• Lau J.T.
      • Yang X.
      • Tsui H.
      • Kim J.H.
      Monitoring community responses to the SARS epidemic in Hong Kong: From day 10 to day 62.
      • Lau J.T.
      • Yang X.
      • Tsui E.Y.
      • Pang E.
      • Wing Y.K.
      Positive mental health-related impacts of the SARS epidemic on the general public in Hong Kong and their associations with other negative impacts.
      Hence, human avian influenza may elicit recollections of the respondent's painful SARS-related experience, which may elevate the perceived level of distress that is due to human avian influenza. Therefore, particular attention must be given to those who were affected greatly by the SARS epidemics (e.g., patients, health care workers).
      Most of the respondents anticipated that outbreaks of bird-to-human H5N1 would occur in some locale in the next year, but they were split in anticipating whether human-to-human H5N1 outbreaks would occur in the next year. Fewer respondents believed that such outbreaks would occur in Hong Kong than in mainland China and other countries, possibly because no H5N1 cases had been reported in birds or in humans in Hong Kong from March 2003 until the time of the survey (November 2005). More people may anticipate human-to-human H5N1 outbreaks in Hong Kong in the near future because birds that are infected with H5N1 have been reported continuously in Hong Kong since January 2006. Therefore, another surveillance study is warranted.
      Those who anticipated a human-to-human H5N1 outbreak in some locale in the coming year also were more likely to perceive higher levels of distress with the onset of a local human-to-human H5N1 outbreak. With the likelihood of a pandemic, the level of distress in a community cannot be determined by local factors only; panic in other countries may start a chain reaction. International efforts to reduce panic are warranted. In 1997, humans who were affected by H5N1 had been reported in Hong Kong, but not in other countries. According to our observations, not much distress seemed to exist in the public in Hong Kong, although this was not documented. Therefore, it is argued that whether a newly emerging infectious disease results in distress in the public depends on external factors (e.g., whether other countries are being affected) and local factors, such as experience with other diseases (e.g., SARS).
      Human avian influenza was seen by many respondents to result in serious medical consequences that are in line with its high reported fatality.

      World Health Organization. Avian influenza. Available from: http://www.who.int/mediacentre/factsheets/avian_influenza/en/. Accessed January 17, 2006.

      It is interesting to see that even before the onset of a newly emerging infectious disease (in our case, human avian influenza), people may be changing their behaviors (e.g., avoiding visiting hospitals because of fear of contracting avian influenza infection and eating less poultry meat). This study showed that such behavioral changes were associated significantly with anticipated distress and anticipated avoidance behaviors. With the onset of a human avian influenza outbreak in Hong Kong, more than 50% would adopt at least 4 out of the 5 avoidance behaviors studied. There is little doubt that the local economy would be affected, even at the onset stage of a local human influenza epidemic. It is likely that the level of distress would be enhanced in a vicious cycle, as seen in the SARS epidemic.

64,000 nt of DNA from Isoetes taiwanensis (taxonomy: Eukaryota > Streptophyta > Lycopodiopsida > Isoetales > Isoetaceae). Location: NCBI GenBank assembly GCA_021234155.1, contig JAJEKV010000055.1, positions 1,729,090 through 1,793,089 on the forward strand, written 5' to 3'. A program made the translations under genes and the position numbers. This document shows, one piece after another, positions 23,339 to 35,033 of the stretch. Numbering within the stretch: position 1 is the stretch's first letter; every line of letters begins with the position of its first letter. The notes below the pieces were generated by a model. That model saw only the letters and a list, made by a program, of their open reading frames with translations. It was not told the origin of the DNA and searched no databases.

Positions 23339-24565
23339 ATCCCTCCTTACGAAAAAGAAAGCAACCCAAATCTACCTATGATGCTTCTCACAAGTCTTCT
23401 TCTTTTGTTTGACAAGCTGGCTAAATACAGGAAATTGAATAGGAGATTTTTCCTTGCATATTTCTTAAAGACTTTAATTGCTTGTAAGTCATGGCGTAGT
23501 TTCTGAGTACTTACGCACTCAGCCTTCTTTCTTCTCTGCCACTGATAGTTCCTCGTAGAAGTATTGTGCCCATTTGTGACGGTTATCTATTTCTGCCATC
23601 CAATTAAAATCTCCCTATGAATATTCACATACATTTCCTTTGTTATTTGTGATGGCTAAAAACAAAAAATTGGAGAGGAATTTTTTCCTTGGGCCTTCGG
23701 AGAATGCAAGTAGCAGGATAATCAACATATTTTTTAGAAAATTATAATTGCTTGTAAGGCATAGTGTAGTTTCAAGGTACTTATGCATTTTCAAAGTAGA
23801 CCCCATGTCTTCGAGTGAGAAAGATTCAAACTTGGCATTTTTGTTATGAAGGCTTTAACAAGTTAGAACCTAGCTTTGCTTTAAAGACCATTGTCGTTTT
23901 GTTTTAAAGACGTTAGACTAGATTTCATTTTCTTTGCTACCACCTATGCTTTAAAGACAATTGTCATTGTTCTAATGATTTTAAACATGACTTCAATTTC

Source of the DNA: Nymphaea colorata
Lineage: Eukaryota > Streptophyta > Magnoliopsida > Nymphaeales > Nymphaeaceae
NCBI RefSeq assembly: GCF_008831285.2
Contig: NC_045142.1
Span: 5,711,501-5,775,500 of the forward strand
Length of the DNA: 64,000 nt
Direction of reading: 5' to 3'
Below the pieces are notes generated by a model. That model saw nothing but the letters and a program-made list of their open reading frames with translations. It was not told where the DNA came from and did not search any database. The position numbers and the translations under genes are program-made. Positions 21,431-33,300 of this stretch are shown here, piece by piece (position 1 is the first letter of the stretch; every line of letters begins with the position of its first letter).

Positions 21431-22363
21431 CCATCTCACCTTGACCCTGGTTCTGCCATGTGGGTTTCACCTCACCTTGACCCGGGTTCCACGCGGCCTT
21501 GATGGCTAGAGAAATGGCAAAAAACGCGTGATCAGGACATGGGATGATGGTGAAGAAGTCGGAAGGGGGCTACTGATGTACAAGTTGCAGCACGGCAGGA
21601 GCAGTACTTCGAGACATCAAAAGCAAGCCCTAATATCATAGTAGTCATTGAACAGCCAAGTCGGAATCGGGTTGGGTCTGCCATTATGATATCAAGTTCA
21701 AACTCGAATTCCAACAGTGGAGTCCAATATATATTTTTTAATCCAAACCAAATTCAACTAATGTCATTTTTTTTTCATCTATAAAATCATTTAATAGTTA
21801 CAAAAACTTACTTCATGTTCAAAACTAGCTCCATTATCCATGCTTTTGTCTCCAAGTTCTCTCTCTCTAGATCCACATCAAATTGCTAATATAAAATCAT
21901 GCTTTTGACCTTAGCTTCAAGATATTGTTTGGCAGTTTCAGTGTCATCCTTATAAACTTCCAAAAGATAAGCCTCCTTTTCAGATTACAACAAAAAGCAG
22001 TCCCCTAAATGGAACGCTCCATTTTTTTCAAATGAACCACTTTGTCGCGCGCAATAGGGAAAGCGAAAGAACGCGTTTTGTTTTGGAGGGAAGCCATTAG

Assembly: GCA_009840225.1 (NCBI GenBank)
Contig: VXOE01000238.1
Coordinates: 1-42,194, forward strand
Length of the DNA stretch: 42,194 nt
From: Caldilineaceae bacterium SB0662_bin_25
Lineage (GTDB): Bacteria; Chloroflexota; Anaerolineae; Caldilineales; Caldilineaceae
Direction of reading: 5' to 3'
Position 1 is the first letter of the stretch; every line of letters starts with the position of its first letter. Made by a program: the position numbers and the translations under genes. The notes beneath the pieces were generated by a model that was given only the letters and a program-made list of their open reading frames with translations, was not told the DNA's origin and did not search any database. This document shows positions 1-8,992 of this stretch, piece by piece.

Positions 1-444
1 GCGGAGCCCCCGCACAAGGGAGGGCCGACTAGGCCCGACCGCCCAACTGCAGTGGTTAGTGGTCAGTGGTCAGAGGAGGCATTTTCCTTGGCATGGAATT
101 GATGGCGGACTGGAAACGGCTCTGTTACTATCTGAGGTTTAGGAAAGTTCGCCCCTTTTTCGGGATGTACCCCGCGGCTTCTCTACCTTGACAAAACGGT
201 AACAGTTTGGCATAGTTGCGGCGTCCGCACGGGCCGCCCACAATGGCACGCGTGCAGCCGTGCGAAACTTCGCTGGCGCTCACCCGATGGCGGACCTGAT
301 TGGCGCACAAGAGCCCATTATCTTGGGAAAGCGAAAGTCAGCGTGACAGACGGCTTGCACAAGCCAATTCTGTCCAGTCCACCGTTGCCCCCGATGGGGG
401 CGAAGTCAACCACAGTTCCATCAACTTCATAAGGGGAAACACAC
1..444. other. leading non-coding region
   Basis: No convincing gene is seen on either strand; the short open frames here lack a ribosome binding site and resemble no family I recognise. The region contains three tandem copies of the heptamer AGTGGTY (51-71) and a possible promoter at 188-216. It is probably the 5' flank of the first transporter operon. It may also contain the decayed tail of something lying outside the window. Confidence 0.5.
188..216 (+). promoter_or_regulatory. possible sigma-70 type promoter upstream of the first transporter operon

• Lau J.T.
      • Yang X.
      • Tsui H.
      • Kim J.H.
      Monitoring community responses to the SARS epidemic in Hong Kong: From day 10 to day 62.

      British Broadcasting Corporation. SARS ‘could cost Asia $28bn’. Available from: http://www.info.gov.hk/dh/diseases/ap/eng/faq.htm. Accessed January 12, 2006.

      Despite efforts made by the government, the respondents were not convinced that the local authorities are well-prepared for a human H5N1 epidemic. These beliefs also were associated with perceived distress and avoidance behaviors. The government needs to reassure the public continually about its preparedness, and to take behavioral and psychological community responses into account.
      Although most key daily societal operations in Hong Kong and in other countries were maintained during the SARS epidemic, this could not be taken for granted in a full-scale human avian influenza epidemic, in view of the perceived high fatality and infectivity. There are areas of doubt—for example, whether health care workers and other frontline workers who have to work closely with affected patients will comply with their job instructions—as was found in the SARS epidemic. A study of this topic is warranted. Emergency plans and rehearsals need to be prepared by the government to deal with crisis, because there is a chance that some essential services may break down. The current governmental plans seem to be confined to vaccination, treatment, social distancing, and infection control,

      Centre for Health Promotion. Hong Kong's preparedness for influenza pandemic-prevention and protection. Available from: http://www.chp.gov.hk/files/pdf/Policy_brief_en_20051102.pdf. Accessed February 27, 2006.